If you’re asking questions about the town council meeting, TALK WITH THE KID

 

Scouting. Isn’t. School. 

Moderator note...

moved to cub scouting forum. 

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It also depends on the worksheet and the goal. Part of webelos is transitioning from the cub program to the scout program. That means that the scout should start getting used to the idea of tracking his advancement (ie getting sign offs in his book/worksheet) and working somewhat independently. To the extent that the worksheets help with that, good. To the extent that instead of reciting the outdoor code from memory the den leader is requiring the scouts to write it out and write a paragraph on applying it to a hike, that's bad. (Obviously if a scout for whatever reason was more comfortable writing rather than speaking it would be an ok accommodation).

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A chart for tracking exercise seems reasonable.  The other parts should be done as part of activities and the Cubs can accomplish FUN things and not know they are doing it.

When working with Scouts on Camping Merit Badge we get to requirement 9b and some Scouts are not sure about this one

 

1. Hike up a mountain where, at some point, you are at least 1,000 feet higher in elevation from where you started.
2. Backpack, snowshoe, or cross-country ski for at least 4 miles.
3. Take a bike trip of at least 15 miles or at least four hours.
4. Take a nonmotorized trip on the water of at least four hours or 5 miles.
5. Plan and carry out an overnight snow camping experience.
6. Rappel down a rappel route of 30 feet or more.
 
Then as I talk with them and we talk about the various outings the troop does they realize they completed these when we did backpacking, our bike outing, or the kayaking trip and did not even realize it.  
Edited by Jameson76

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it kinda depends on how it gets used. For example, with cast iron chef, the scout needs to plan a menu and budget it. Those are written things so using a sheet with those make sense. 

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I'm never a fan of worksheets. It robs scouts of any age of a piece of creativity.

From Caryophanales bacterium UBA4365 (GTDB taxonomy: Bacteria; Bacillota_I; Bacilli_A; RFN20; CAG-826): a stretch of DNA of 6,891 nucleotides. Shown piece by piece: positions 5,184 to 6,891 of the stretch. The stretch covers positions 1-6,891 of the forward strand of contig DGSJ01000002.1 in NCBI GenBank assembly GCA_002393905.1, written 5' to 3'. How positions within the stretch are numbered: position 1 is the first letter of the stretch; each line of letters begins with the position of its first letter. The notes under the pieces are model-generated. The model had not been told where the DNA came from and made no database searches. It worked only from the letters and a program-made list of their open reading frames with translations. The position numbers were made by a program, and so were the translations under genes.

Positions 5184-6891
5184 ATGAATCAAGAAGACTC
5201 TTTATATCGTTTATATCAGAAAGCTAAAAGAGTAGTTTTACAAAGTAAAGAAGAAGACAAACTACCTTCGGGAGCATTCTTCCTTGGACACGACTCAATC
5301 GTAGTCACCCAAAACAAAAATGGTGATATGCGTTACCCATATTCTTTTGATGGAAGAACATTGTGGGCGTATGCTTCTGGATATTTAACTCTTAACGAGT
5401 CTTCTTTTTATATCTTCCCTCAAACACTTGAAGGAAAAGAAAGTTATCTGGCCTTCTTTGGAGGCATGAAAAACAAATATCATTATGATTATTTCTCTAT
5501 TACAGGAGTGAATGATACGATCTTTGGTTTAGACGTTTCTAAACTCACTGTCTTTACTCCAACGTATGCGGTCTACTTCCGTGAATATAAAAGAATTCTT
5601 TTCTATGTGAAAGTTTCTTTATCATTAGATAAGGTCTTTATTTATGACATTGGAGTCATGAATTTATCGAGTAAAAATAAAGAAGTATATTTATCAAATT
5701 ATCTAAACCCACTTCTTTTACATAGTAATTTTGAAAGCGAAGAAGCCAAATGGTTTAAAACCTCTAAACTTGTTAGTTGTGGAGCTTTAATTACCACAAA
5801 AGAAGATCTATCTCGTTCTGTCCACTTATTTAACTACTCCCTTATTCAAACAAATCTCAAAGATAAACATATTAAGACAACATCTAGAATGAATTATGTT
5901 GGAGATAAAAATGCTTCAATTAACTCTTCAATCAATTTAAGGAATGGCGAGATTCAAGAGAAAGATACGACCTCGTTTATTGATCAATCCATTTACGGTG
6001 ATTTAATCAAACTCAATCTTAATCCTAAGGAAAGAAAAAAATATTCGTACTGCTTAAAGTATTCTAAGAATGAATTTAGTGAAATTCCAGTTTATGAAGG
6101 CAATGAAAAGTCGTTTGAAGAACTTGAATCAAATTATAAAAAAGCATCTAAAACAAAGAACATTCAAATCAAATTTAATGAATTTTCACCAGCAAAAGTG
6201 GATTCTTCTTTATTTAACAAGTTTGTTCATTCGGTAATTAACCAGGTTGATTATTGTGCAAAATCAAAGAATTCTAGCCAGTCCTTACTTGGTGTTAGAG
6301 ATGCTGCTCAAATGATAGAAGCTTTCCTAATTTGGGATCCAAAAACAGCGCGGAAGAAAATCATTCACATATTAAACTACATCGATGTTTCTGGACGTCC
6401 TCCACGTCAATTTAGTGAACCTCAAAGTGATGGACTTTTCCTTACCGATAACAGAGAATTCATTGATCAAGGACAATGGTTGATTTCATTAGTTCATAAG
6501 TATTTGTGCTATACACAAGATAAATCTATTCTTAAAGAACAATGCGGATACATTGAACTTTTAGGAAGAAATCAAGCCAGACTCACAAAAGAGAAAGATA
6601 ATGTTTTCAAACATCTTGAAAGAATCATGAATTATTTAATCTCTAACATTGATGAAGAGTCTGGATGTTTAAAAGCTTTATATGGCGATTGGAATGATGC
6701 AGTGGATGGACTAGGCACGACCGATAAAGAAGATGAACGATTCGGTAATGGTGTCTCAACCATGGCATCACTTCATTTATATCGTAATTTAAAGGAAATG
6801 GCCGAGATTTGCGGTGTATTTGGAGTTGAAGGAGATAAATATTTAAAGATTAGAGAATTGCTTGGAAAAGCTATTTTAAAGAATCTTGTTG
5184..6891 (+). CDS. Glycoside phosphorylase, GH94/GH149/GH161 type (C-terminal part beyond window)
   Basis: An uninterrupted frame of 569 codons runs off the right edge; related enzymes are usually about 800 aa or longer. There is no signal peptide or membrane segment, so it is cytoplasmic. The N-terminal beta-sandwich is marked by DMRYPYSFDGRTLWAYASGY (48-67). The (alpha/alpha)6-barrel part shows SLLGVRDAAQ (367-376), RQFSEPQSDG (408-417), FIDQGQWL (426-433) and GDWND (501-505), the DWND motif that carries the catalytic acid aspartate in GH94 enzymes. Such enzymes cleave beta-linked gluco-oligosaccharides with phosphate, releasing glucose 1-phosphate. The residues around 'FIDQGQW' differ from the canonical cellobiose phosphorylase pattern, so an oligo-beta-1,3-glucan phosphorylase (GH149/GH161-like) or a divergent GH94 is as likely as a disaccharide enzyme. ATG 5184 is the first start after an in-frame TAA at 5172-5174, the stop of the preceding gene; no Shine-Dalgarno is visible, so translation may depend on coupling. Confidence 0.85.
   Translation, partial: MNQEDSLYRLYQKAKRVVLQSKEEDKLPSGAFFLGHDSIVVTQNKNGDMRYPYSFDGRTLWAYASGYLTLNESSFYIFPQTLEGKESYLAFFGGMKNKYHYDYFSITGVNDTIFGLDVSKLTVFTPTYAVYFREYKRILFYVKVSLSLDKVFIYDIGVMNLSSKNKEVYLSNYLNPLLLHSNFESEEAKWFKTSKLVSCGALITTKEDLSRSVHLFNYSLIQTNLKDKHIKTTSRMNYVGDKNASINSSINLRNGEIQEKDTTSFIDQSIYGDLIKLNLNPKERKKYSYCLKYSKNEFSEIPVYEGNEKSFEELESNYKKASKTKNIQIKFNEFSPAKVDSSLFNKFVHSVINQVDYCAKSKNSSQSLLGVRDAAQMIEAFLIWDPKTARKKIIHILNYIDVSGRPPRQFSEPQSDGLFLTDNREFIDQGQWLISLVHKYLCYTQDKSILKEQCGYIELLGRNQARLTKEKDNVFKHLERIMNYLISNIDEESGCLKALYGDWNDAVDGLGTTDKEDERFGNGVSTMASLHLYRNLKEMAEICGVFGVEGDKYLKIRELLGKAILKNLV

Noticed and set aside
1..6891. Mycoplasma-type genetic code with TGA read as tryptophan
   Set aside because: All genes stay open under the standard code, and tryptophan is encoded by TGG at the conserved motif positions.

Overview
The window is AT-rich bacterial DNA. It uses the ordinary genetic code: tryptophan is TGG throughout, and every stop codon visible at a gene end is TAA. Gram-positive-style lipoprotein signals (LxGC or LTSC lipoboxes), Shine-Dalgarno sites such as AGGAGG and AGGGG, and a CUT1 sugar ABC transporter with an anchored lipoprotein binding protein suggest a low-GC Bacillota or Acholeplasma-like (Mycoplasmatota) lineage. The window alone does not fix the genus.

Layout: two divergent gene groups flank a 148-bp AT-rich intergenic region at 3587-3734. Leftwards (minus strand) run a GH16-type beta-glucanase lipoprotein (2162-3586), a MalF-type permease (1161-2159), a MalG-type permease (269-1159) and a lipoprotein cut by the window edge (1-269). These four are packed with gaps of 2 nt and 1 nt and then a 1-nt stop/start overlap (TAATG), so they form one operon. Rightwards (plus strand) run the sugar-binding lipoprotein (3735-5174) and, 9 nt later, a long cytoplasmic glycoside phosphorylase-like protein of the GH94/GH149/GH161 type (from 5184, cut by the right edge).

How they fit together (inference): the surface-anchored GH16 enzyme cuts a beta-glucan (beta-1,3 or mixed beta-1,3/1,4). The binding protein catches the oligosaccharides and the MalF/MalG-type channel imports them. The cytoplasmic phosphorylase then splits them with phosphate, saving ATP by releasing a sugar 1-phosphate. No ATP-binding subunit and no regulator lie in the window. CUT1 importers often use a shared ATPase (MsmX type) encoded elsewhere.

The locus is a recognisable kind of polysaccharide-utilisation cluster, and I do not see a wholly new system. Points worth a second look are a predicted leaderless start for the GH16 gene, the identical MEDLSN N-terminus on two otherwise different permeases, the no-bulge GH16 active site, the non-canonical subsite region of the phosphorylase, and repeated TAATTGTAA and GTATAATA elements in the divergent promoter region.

Writing one's requirement on a page of a field notebook by oneself is empowering.

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Webelos are getting to the age where they should and need to be able to plan, write, and do some simple documenting. It's preparing them for Scouts, middle school level work, and life in general. If a kids bucks at doing this type of stuff, it says more about him than a DL using this to keep a handle on things. 

To be honest, it's just a larger format of what's in the book. I'd rather use these than haul the book everywhere. I do these kind of sheets with ours as a review, they can fill in the answers as they discuss as a group. It helps to have this stuff on hand as we sign off in the book later.

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2 hours ago, qwazse said:

I'm never a fan of worksheets. It robs scouts of any age of a piece of creativity.

Writing one's requirement on a page of a field notebook by oneself is empowering.

Great response. I couldn't have said it better. Adults are good at coming up with pragmatic reasons for taking the fun out of scouting. 

Barry

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In 5th and 6th grade, we were taught how to outline. I remember Mr. Prentice talking about BIG things and littler things. I guess we made up our own "work sheets"  for assignments. book reports, experiments, etc.   Merit Badges, exercise records where the idea is gradually be able to do MORE chin ups, push ups, run a mile faster, etc. and be proud of seeing the improved record on paper !  Work sheets, per se, are not a bad thing, but if they take away the Scout's ability to "do for myself" then , yeah, bad thing.   And it can take away somewhat, the ability of the MBCouselor/Den Leader to communicate with the Scout....